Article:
Some virtual reality workouts took place during the spring, but this semester begins in full force.

“The use of simulations at this time will be valuable,” said Theresa Meinen, director of clinical education for the CVTC’s respiratory care program and coordinator of the simulation center.

With health care facilities and nursing homes maintaining the current precautions to prevent the spread of coronavirus during the ongoing pandemic, it has become a challenge to get students into these environments to complete the time of clinical experience required.

“With COVID it has become a good alternative,” Ernstmeyer said of the simulations.

But then Meinen said, “Honestly, it was a necessary alternative.”

Another advantage seen in e-learning is that it is an environment where students can safely learn from mistakes without risking harm to real patients.

“For that we really use the simulation for security,” Ernstmeyer said.

A virtual scenario that Linnaus recalled was a patient with low potassium levels who was accidentally prescribed a drug that would cause that crucial electrolyte to fall even further.

Either students detect the error before the medication is administered, he said, or see what happens when an error is made and do what they can to get the patient’s condition back to normal.

“Most of the time we let them continue with this mistake and then talk about it,” Meinen said.

In a real-life clinical setting, professionals who supervise students would prevent them from making mistakes that would harm patients ’health.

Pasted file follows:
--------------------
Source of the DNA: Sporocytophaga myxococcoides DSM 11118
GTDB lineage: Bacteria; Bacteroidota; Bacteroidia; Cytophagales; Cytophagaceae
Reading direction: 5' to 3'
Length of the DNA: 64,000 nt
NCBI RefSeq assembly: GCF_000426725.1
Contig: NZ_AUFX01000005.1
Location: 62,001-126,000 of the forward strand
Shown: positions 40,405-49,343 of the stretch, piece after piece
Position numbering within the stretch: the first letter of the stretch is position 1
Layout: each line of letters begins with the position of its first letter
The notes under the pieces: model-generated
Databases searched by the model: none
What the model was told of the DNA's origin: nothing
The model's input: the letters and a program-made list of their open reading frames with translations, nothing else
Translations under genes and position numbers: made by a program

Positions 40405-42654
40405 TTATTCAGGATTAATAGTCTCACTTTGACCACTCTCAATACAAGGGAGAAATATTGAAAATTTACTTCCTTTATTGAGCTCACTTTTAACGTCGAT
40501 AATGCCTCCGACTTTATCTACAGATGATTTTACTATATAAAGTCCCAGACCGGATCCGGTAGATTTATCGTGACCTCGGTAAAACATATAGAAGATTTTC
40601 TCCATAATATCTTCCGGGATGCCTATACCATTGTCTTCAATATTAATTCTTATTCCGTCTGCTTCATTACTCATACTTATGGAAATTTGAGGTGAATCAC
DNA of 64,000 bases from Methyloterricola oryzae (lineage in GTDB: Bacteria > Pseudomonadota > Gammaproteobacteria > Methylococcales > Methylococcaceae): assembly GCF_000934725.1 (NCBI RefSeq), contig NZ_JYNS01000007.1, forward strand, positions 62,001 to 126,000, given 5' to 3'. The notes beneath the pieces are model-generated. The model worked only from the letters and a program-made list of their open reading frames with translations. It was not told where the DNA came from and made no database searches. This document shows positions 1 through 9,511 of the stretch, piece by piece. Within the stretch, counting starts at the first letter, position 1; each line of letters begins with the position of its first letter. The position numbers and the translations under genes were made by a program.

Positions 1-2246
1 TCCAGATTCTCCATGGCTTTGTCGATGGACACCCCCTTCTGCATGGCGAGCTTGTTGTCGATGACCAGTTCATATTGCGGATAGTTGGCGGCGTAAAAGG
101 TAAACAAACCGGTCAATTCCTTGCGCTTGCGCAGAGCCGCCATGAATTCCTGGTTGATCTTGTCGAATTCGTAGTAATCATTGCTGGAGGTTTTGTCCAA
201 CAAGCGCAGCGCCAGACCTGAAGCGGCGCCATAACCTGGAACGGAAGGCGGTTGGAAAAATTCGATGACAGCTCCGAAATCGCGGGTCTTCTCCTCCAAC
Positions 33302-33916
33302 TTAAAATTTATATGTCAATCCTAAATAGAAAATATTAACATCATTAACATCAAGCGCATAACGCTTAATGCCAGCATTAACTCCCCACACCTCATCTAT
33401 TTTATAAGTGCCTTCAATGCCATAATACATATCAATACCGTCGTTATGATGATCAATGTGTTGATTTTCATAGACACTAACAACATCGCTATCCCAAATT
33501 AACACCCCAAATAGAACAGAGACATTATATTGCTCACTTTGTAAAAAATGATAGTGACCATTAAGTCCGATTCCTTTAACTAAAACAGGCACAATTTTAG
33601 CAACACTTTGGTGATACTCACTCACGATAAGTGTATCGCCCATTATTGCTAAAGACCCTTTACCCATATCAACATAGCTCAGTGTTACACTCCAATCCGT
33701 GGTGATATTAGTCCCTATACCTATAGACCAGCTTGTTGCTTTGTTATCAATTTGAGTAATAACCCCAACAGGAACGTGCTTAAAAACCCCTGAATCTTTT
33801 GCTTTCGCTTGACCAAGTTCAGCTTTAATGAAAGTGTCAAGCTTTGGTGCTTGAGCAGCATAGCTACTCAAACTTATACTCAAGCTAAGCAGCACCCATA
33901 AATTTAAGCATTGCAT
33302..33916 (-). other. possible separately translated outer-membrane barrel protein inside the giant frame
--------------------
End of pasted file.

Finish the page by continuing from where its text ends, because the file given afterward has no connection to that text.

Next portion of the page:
There are limits to a student’s clinical experience that can be simulated in front of an environment with real patients.

National standards allow simulating up to 50%, but CVTC programs have kept their proportion below 25%, according to Ernstmeyer.

At this rate, it still keeps the health simulation center at CVTC busy.

“This room fills up from morning to night,” Meinen said Monday, when there was a pause in the calendar to demonstrate the new system to local media.

Not only does the CVTC nursing program make use of the simulation center, but also students who are trained to be respiratory therapists, pharmacy technicians, radiographers, and physiotherapy assistants.

And, aside from health care, CVTC also makes use of virtual reality in the emergency services education center to train students who will become firefighters and emergency medical technicians.

This afternoon, students entering these fields will use technology to learn what it is like to be in various dangerous situations.

“We are able to simulate real fire conditions such as heat, smoke and situation awareness in an immersive learning environment with minimal resources,” Mark Schwartz, CVTC and EMS fire continuing education coordinator, said in an email . “It offers students a unique and innovative experience that is very real.”

The college will still do real-life fire training exercises, he said, but virtual reality will complement them.

Source link

Leave a Comment

Your email address will not be published. Required fields are marked *